By Juan Pablo Spinetto
(Bloomberg) — Out in the Atlantic Ocean, 130 miles off the coast of Brazil, an oil ship the length of New York City’s Chrysler building is at the center of an escalating legal war.
This battle pits the crude producer founded by Eike Batista, Brazil’s most notorious ex-billionaire, against bondholders who loaned another of his companies $500 million.
That company — Batista’s shipbuilder, OSX Brasil SA — lost the rights to the vessel when it defaulted on bonds in March after filing for bankruptcy protection in 2013. The default hasn’t stopped the oil company, known as OGpar, from continuing to pump oil — free of charge. To bondholders who now own the rig, OGpar says: If you want it, come and get it.The clash is the latest chapter in the saga of Brazil’s once-richest man, an investor-darling-turned-pariah who sold shares in six companies in a span of six years and lost more than $30 billion even faster when his commodities and energy empire collapsed. It’s also a cautionary tale for Brazilian creditors, whose claims can get tied up for years and even decades in the nation’s maze-like legal system.
“That’s the card OGpar is playing, and it explains why it’s not paying the daily rate to use the ship,” said Leonardo Theon de Moraes, a bankruptcy expert at Sao Paulo-based law firm Theon de Moraes & Demasi Sociedade de Advogados, which isn’t involved in the case. “Unless creditors send pirates from Algeria to go and get the vessel, the costs of executing the collateral are very high. OGpar is trying to gain time.”
That leaves bondholders stumped: They could try to seize the ship, but only if a court and the government approves. And the tumble in crude prices means the vessel isn’t worth what they’re owed, anyway. They could leave the rig to OGpar while waiting for asset prices to rebound, but the oil producer is refusing to pay rental fees of as much as $265,000 a day.
OSX’s bondholders — including Redwood Capital Management LLC, DW Partners LP and Rimrock Capital Management LLC — are asking a Brazilian court to make OGpar pay $70 million in past- due fees on the OSX-3 floating production, storage and offloading — or FPSO — vessel, according to Thomas Felsberg, a lawyer for the Nordic Trustee AS, which represents creditors.
“What investors want is to receive what’s owed to them,” Felsberg said by telephone from Sao Paulo. “The court needs to make the decision to end this absurdity of them pumping oil all day with expensive equipment and not paying anything.”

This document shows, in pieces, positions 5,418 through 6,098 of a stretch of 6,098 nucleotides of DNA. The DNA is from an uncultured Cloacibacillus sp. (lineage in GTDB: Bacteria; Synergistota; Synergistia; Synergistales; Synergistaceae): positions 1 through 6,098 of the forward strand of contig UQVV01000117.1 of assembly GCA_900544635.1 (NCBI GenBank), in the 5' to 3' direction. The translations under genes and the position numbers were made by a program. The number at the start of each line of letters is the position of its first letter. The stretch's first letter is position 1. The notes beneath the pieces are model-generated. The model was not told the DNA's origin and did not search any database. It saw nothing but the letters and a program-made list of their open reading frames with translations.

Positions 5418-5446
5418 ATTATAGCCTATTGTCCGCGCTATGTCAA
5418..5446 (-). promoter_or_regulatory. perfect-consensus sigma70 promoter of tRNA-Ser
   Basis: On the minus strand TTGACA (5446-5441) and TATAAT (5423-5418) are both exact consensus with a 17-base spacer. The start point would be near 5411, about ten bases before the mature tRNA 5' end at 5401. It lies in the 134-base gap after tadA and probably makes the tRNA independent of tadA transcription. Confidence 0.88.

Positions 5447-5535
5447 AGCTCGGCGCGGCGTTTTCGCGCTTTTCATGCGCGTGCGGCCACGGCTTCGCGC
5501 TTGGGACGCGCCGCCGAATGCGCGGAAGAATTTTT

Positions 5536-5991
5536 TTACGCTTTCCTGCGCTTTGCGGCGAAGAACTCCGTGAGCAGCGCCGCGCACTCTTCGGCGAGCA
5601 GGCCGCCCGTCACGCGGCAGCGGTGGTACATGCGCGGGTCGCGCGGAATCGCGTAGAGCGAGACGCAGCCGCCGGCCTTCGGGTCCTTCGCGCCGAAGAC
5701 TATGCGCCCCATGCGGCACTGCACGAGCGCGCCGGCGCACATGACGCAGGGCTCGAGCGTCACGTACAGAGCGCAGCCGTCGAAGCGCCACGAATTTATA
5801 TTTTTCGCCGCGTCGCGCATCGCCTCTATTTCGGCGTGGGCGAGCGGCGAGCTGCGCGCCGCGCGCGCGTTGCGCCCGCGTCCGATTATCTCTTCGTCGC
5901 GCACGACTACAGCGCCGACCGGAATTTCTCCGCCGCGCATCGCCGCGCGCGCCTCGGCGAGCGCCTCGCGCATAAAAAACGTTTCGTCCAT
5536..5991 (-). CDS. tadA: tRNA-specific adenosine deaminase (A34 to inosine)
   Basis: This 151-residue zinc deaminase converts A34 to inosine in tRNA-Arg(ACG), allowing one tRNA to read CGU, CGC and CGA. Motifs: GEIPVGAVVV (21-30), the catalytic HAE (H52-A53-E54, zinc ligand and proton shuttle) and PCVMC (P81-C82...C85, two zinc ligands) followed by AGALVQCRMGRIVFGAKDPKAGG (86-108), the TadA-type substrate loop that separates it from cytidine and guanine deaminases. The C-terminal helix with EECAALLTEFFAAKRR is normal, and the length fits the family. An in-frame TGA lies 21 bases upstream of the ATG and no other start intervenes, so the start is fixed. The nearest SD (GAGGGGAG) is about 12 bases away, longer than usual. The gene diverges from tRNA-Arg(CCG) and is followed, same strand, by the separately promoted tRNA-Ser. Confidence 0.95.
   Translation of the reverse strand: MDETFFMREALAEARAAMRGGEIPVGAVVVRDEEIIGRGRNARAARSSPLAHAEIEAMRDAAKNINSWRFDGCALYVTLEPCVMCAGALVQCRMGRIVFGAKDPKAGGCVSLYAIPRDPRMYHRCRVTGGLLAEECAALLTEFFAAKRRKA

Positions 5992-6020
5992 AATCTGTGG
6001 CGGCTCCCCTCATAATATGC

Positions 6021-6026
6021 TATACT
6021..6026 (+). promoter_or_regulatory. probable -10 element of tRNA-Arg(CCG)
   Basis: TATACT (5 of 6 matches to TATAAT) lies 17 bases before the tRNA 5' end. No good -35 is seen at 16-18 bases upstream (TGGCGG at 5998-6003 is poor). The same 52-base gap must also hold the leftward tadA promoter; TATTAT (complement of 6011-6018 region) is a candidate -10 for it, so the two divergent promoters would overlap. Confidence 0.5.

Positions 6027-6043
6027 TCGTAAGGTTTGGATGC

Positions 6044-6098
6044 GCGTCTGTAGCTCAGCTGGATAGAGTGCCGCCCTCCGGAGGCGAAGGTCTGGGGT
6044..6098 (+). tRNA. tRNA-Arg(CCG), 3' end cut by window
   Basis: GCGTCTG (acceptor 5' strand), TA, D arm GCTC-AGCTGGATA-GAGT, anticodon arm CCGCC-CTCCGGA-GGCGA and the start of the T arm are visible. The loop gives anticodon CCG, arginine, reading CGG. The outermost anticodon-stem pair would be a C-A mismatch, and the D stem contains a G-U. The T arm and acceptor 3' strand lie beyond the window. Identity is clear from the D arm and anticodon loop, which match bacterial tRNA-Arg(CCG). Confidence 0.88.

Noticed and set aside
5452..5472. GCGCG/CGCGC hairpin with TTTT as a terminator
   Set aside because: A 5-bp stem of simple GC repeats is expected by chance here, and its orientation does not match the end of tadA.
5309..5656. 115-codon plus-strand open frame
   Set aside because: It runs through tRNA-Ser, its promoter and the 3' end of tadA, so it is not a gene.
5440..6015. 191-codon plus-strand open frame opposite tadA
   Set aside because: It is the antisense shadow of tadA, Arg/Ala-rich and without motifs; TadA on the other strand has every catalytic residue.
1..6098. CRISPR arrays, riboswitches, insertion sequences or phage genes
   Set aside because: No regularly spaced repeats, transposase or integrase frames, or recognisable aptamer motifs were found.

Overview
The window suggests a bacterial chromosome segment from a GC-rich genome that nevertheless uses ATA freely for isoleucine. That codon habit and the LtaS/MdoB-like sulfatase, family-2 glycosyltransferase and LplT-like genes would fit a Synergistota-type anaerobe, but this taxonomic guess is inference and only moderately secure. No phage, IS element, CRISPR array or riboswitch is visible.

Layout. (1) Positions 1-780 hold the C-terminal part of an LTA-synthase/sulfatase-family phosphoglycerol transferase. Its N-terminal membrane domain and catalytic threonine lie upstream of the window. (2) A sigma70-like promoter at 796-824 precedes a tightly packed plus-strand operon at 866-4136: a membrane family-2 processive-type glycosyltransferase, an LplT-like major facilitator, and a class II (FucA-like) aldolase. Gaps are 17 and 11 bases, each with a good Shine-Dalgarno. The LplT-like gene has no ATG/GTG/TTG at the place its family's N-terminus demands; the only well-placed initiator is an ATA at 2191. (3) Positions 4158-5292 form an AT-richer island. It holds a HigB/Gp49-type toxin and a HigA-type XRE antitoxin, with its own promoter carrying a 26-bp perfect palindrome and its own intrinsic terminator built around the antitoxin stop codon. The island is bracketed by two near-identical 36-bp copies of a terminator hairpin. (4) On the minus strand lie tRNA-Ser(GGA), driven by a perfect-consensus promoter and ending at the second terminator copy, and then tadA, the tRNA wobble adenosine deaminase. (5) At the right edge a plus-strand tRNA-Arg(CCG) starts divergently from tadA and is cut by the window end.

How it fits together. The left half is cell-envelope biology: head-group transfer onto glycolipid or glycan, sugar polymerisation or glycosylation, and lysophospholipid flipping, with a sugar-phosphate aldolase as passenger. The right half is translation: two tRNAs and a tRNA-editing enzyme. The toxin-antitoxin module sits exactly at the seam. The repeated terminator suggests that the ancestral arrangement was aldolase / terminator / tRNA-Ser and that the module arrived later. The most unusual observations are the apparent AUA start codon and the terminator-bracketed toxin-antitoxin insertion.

OGpar Chief Executive Officer Paulo Narcelio said paying the $70 million could force the Rio de Janeiro-based company to shut down and liquidate. OGPar also has been operating under bankruptcy protection since 2013.
The oil company is producing only about 10,000 barrels a day — about 10 percent of capacity — from the vessel in Brazil’s offshore Tubarao Martelo field. Paying the full daily rate would make the operation unprofitable, Narcelio said.
“There will only be losers if they keep insisting,” Narcelio said in an interview in Rio de Janeiro. “It’s stupidity. They’re portfolio-management kids just out of college, and they think they’re powerful.”
While Narcelio has dared bondholders to come and get the asset, both parties seem to agree this isn’t a solution — at least not right now. Disconnecting and hauling away the 284,000- ton vessel would not only eliminate OGpar’s main source of revenue, it also would also cost millions of dollars and require approval from Brazil’s oil regulator and maybe even the Navy.
Instead, OGpar has proposed that bondholders let the company use the ship as collateral in a partnership.
To complicate matters further, the legal battle threatens to derail a restructuring agreement that OGpar reached with its own spurned creditors.
A group of bondholders including Pacific Investment Management Co. agreed last year to inject fresh funds and convert debt into a controlling stake of OGpar. But the oil producer needs to resolve the conflict with OSX bondholders before the new shareholding structure can be set up, Narcelio said. OGpar and the Pimco-led group already missed one deadline in April to make the conversion.
Pimco declined to comment on OGpar bondholders’ negotiations with the company.
“The bondholders know of that leverage and that they have the power to hinder everything,” Narcelio said. “They are worse than vulture funds — they are cowards.”
©2015 Bloomberg News